City Walkabout: Trip hits all 90 city neighborhoods

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On Sunday morning, six people in their 20s and early 30s climbed into Alex Pazuchanics' parents' van near Station Square with water and snacks and an itinerary that took 11 hours.

They arrived in the Central North Side at 1:20 p.m., not quite halfway through their "90 Neighborhood Crawl."

It was the brainchild of Mr. Pazuchanics, a policy analyst for city Councilwoman Natalia Rudiak. He said the light bulb went on one day when he was en route to Lawrenceville from his parents' home in Whitehall. He discovered he was in Glen Hazel and had barely heard of it.

"The city gets defined by its principal arteries, and yet there are all these places, and I don't know what they look like."

He floated the idea of an all-neighborhood ramble to some friends.

"I couldn't think of a better way to spend a Sunday," said Jennifer Grab, who will enter law school at Duquesne University in the fall. "When I told friends, they said, 'What a great idea! Is the van full?' "

In charting the course, Mr. Pazuchanics picked one random intersection per neighborhood off the beaten path.

"I wanted to hit streets where people live," he said. "There's a reason why people live in all these places. I might see exactly the kind of street I'd want to buy a house on."

Now a resident of Brookline, he also signed on Adam Shuck, office manager for Ms. Rudiak; Matt Barron, policy director for Councilman Bill Peduto; Nathan Mallory, owner of Cannon Coffee in Brookline; and Lauren Stoner, field director for Erin Molchany's campaign for the state House.

From Station Square they swept through the southern hilltop and western neighborhoods before crossing to the North Side. They had been to 40 neighborhoods when I met them at North Taylor and Palo Alto streets.

"We've gotten lost twice," Mr. Pazuchanics reported.

"And the lunch schedule keeps getting pushed back," Mr. Mallory said.

"We've seen two deer, four cats and 60 Virgin Mary statues," said Ms. Grab. "We've seen so many abandoned buildings. In Manchester, there's a tree growing out of a steeple."

"We talked about what you can sustainably do with these old churches," Mr. Mallory said. "If there's no investment to create a destination, the question becomes, 'What can the community use?' You can't help but look at some of these great buildings, knowing you could get one for $15,000 and wondering, 'Why aren't more people doing that?' "

"I was surprised how open everything is in places like Fairywood," Mr. Barron said. "There's amazing housing stock in neighborhoods that don't get any attention, like Allentown and Beltzhoover. And New Homestead is like going back to the suburbia of the '60s. These are places I never would have known. There are places we decided we want to go back to."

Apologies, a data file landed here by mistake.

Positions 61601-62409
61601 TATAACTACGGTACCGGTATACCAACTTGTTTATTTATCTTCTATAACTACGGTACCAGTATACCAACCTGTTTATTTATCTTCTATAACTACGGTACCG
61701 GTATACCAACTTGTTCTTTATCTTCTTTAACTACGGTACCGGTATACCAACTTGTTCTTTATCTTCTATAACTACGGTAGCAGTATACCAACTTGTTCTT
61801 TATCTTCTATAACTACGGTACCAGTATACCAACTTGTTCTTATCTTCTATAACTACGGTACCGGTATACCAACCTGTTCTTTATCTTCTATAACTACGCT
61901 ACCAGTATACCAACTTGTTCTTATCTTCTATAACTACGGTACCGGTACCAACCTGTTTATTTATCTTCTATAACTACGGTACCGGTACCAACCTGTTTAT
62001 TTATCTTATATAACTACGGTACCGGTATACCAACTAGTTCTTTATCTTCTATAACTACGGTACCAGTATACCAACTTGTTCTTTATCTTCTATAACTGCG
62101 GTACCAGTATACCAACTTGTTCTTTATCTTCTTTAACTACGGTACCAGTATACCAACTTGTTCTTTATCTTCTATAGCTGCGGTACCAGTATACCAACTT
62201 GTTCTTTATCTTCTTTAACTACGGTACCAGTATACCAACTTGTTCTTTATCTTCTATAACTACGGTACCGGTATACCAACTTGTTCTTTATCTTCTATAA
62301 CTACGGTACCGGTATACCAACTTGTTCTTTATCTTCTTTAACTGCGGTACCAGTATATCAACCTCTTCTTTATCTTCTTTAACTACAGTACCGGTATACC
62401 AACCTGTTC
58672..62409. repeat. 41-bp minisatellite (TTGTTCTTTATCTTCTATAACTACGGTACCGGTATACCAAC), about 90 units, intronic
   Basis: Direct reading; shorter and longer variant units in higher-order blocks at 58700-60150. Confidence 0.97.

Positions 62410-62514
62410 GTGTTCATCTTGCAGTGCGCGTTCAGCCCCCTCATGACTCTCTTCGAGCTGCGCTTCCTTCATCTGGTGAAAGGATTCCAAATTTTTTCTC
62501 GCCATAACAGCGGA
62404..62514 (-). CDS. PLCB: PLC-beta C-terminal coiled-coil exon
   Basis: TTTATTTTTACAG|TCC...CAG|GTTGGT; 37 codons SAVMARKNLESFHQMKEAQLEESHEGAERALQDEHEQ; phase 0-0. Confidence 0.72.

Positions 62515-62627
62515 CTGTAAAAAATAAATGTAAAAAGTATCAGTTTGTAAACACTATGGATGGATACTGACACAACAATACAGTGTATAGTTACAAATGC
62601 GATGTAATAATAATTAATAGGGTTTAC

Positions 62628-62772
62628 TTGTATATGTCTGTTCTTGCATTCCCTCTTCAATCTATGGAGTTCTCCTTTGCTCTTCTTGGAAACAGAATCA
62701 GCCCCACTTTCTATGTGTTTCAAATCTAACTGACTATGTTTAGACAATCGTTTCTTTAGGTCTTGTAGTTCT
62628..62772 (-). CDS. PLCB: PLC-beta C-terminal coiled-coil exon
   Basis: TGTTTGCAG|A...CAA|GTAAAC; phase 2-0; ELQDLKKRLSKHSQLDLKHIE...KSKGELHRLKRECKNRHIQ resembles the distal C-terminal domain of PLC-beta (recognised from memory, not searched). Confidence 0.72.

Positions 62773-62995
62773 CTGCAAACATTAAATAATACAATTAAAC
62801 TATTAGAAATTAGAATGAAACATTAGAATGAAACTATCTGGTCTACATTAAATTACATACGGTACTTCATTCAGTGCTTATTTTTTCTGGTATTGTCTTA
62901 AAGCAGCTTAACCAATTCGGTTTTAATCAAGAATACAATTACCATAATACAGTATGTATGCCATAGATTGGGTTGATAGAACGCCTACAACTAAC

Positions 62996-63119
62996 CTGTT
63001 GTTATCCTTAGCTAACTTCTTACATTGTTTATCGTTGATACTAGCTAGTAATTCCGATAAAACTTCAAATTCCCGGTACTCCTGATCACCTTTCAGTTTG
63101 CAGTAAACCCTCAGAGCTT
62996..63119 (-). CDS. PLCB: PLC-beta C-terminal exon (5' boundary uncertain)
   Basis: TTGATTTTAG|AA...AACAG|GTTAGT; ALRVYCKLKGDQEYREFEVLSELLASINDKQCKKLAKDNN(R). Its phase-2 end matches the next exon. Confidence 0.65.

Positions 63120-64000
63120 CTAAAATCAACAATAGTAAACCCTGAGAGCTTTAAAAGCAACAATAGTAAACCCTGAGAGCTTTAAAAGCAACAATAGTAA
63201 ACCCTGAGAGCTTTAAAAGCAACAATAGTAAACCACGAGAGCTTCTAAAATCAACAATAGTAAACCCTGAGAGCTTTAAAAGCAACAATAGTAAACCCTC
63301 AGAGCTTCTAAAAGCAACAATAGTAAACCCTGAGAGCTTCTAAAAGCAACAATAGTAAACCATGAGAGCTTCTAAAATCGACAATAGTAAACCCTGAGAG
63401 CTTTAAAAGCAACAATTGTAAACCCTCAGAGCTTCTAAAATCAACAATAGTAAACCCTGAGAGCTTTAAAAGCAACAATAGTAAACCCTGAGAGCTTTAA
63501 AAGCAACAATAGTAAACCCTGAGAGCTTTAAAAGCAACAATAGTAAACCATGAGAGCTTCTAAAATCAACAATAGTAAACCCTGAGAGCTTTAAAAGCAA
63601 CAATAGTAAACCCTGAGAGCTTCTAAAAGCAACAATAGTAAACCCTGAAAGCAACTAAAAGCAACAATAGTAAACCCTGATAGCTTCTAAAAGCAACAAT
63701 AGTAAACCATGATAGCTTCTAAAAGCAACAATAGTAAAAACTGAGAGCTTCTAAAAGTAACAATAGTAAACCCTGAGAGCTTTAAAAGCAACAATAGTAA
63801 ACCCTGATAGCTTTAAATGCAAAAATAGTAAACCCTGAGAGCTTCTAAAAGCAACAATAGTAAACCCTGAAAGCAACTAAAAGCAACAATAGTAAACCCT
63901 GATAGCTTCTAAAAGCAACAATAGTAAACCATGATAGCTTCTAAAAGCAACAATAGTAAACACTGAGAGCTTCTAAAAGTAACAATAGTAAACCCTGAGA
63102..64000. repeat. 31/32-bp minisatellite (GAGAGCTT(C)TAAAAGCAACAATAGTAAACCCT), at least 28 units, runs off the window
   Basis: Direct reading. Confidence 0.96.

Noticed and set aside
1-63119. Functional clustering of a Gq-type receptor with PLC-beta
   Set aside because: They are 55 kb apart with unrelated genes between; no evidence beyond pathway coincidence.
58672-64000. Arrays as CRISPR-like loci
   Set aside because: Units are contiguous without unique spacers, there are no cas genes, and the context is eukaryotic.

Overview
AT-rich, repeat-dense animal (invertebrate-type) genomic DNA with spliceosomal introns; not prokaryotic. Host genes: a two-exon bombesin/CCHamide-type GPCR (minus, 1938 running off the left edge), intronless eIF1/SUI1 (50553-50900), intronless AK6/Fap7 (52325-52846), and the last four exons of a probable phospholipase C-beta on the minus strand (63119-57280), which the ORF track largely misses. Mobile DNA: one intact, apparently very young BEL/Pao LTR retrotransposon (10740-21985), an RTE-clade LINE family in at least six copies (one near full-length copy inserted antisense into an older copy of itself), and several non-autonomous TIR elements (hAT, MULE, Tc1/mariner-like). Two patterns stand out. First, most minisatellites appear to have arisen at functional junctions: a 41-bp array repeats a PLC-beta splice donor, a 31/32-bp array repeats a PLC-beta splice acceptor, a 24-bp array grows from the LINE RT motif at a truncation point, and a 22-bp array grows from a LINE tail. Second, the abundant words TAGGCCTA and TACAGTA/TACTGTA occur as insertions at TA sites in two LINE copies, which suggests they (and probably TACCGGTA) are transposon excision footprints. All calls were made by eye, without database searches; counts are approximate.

"Manchester was gorgeous," Mr. Pazuchanics said. "Its houses are stunning. It's one of the places that deserves another look."

"I think maybe some people thought we were with the FBI," Mr. Mallory said.

"Yeah," said Ms. Grab. "We're in a minivan. The door slides open, a camera comes out and then we move on."

After the tour, which wrapped up Downtown, Ms. Stoner said she had already been familiar with southern and eastern neighborhoods and so particularly enjoyed the western and northern ones. "Summer Hill, Brighton Heights, Spring Hill and Troy Hill all struck me as profoundly beautiful and unknown.

"I think the lot of our group are visionary in thought, seeing these places not just as how they were and are, but as they have the potential to be," she said.

After college in Washington, D.C., Mr. Pazuchanics returned to Pittsburgh and found a city "much different than it was even four years ago. ... D.C. is very transient, and I liked to ask people where they were from. You can ask that here now and not get 'Peters' or 'Reserve' but 'New York.' We're experiencing an influx of the kind of cohort that's going to be moving this city forward in the next 20 years."

As Pittsburgh attracts more young people, it still has many neighborhoods unfilled with happening appeal. Like an old pair of cargo pants before Velcro, Pittsburgh has some pockets that require effort to open. Six young adults made an effort. It was Neighborhoods 101, but it was a start.


Diana Nelson Jones: or 412-263-1626. Read her blog City Walkabout at

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